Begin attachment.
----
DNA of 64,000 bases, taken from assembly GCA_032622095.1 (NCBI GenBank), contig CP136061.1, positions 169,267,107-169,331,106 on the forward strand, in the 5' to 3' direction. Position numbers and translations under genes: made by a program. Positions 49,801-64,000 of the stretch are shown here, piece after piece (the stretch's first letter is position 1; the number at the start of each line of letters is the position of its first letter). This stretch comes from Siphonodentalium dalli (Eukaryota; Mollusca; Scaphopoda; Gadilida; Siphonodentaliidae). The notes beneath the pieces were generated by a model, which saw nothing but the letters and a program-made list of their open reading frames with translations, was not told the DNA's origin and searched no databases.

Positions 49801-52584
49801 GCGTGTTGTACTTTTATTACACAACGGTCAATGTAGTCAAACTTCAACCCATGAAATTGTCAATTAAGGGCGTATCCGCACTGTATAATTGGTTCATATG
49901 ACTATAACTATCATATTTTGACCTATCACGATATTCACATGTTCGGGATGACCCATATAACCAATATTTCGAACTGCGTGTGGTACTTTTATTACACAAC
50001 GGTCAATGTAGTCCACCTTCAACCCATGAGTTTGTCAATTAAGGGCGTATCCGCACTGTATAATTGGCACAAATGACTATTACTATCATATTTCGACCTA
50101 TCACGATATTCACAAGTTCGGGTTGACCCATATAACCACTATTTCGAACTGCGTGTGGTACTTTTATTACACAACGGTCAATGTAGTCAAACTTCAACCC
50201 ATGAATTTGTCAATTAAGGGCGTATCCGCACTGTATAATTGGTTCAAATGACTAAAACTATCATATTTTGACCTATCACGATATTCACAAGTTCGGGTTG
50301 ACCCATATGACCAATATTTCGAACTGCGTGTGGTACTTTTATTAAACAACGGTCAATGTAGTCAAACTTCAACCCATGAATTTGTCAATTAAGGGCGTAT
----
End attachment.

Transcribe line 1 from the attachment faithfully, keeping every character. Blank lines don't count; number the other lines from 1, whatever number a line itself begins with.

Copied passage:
DNA of 64,000 bases, taken from assembly GCA_032622095.1 (NCBI GenBank), contig CP136061.1, positions 169,267,107-169,331,106 on the forward strand, in the 5' to 3' direction. Position numbers and translations under genes: made by a program. Positions 49,801-64,000 of the stretch are shown here, piece after piece (the stretch's first letter is position 1; the number at the start of each line of letters is the position of its first letter). This stretch comes from Siphonodentalium dalli (Eukaryota; Mollusca; Scaphopoda; Gadilida; Siphonodentaliidae). The notes beneath the pieces were generated by a model, which saw nothing but the letters and a program-made list of their open reading frames with translations, was not told the DNA's origin and searched no databases.